The Elizabeth Line, or Crossrail, is a gargantuan infrastructure project that will see large new trains running 118 kilometres through London and well beyond, slashing journey times in the south of England.
Dezeen previously published a guide to the architecture of the various new London stations, which were designed by a range of different architecture studios.
But the British capital is not the only city to have upgraded its underground railway network since the turn of the millennium.
Here are 10 architect-designed metro stations from around the world:
These stations were created to be functional and understated. For example, corners follow the smooth curve of the train tunnels to reduce the risk of collisions between commuters.
“Everything is sized for the size that it needs to be to cope with the people that need to move through the system,” the project’s head of architecture, Julian Robinson, told Dezeen in an interview.
Architecture studios J&A and Sepanta Design created 13 stations for Line 9 of the Chengdu metro network in China.
Spanning 22 kilometres, this underground rail line features stations with a mixture of fluid lines and shapes informed by local flora and fauna. For example, the design for lilac-hued Jincheng Avenue takes cues from lotus flowers.
Hailed as the first unmanned metro line in the west of China, Line 9’s trains communicate with each other using the 5G mobile network.
“Orientkaj station celebrates the industrial architecture of the harbour,” said Cobe founder Dan Stubbergaard. “The station outline is a large, bold and simple silhouette evoking the cranes, containers and warehouses you see in the docklands.”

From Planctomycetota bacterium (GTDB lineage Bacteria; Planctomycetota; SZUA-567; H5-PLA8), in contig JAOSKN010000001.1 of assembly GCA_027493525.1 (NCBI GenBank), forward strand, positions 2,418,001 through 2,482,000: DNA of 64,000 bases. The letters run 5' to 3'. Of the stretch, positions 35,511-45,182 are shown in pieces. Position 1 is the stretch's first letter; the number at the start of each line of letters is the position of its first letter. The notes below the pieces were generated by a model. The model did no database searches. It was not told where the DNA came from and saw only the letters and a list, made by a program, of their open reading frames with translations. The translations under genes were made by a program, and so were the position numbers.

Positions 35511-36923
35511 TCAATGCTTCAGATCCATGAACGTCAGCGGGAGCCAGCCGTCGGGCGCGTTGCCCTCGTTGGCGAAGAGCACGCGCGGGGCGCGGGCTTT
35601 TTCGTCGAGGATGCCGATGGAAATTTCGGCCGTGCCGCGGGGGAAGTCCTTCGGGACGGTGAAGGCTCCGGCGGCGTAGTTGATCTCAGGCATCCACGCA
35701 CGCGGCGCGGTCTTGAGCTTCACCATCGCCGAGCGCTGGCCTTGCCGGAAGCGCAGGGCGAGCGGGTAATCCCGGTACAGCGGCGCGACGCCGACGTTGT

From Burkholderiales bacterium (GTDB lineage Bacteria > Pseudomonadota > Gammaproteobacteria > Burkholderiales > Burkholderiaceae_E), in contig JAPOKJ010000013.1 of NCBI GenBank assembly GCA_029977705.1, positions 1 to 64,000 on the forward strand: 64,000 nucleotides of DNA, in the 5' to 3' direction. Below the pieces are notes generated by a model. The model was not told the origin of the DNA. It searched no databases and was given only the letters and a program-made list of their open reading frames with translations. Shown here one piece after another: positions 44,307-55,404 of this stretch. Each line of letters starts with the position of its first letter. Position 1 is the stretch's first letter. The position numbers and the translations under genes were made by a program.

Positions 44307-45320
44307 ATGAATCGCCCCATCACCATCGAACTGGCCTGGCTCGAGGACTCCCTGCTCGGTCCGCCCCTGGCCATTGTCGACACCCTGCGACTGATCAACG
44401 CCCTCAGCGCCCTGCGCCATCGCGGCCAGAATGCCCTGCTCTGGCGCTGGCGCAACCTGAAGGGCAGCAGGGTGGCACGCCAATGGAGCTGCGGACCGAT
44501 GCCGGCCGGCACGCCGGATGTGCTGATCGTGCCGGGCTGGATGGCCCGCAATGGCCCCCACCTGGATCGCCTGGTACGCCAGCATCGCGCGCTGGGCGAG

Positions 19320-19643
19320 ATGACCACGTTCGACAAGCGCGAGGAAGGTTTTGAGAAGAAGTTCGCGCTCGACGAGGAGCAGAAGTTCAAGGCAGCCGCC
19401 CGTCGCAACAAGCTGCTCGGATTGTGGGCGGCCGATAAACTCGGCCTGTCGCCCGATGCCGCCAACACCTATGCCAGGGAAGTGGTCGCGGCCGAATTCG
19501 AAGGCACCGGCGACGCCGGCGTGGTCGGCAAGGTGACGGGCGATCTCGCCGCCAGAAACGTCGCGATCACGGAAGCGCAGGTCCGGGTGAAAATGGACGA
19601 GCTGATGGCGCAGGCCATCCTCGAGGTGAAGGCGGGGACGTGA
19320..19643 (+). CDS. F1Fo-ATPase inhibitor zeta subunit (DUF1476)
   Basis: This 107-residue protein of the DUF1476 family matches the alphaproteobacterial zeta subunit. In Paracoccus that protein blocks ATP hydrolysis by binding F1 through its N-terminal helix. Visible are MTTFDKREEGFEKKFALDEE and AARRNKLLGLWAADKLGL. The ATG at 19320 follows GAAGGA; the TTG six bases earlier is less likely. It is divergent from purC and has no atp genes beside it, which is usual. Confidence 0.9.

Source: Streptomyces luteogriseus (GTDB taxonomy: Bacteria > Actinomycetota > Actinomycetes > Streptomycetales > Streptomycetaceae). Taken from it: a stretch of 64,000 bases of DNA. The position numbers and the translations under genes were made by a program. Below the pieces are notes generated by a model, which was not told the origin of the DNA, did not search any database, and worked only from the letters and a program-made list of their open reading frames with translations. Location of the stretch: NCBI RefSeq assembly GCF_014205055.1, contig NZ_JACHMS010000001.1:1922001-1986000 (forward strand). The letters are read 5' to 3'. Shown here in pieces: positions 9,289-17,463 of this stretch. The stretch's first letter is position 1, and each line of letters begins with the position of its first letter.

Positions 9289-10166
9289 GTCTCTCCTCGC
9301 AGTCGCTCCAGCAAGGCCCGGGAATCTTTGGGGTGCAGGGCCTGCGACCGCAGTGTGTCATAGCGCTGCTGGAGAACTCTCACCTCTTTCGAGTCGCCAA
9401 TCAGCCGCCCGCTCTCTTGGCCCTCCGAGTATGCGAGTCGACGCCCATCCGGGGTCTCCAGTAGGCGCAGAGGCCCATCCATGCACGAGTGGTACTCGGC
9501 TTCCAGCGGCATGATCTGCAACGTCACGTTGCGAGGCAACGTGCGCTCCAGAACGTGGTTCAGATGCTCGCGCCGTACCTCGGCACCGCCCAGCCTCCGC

According to UNStudio, the stations’ designs aim to preserve traditional Qatari architecture and Doha’s history while also reflecting the city’s modern reputation.
“The vault was chosen as this referential bridge between past and present,” explained the firm.
Dutch firm Benthem Crouwel Architects designed seven stations for the Noord/Zuidlijn metro line in Amsterdam – two above ground, and five below.
Each station is linked by a palette of smooth materials designed to be easy to clean and replace, while entrances were left uncovered to create a sense of continuous public space.
Vaughan Metropolitan Centre Station is the north terminus of the western section of Toronto Transit Commission’s 1 train line in Canada.
Global firm Grimshaw Architects created a swooping, shell-like roof fitted with mirrors underneath it for the station, designed to redirect natural and artificial light around the space.
“We wanted to bring daylight down into the box for wayfinding and passenger experience,” said Grimshaw partner Juan Porral.
Illuminated glass blocks line the 40-metre-long tunnel that makes up this metro station in Leipzig by Swiss architect Max Dudler.
A material palette of harsh concrete is set against these lit-up elements, while the platform features a pale terrazzo finish.
Completed in 2013, Dudler won a competition to design the station in 1997 with a proposal that planned for a glowing tunnel.
More than 7,500 panels were used to create the screen, which was formed by connecting two curves with a series of straight lines using ruled surface geometry, according to the architecture office.
The Angle Lake Transit Station and Plaza is elevated rather than underground, serving as a stop along a light rail line that connects Seattle’s airport to the downtown district and the University of Washington.
As part of the Toronto-York Spadina Subway Extension Project, British architect Will Alsop created two stations in the Canadian city’s Pioneer Village and Finch West neighborhoods.
Both stations are characterised by cantilevered roofs, polished concrete interior walls and distinctive pops of colour that make them recognisable throughout their spaces.
“The subway station entrances were designed as a pair of sculptural structures; their height exceeding that necessary, to increase their visibility,” said Alsop.
Local studio Spora Architects designed a pair of stations for the M4 metro line in Budapest with excavated walls featuring crisscrossing concrete beams.
Daylight from street level was introduced into the stations through a construction method in which the spaces were excavated from top-to-bottom, rather than mined.
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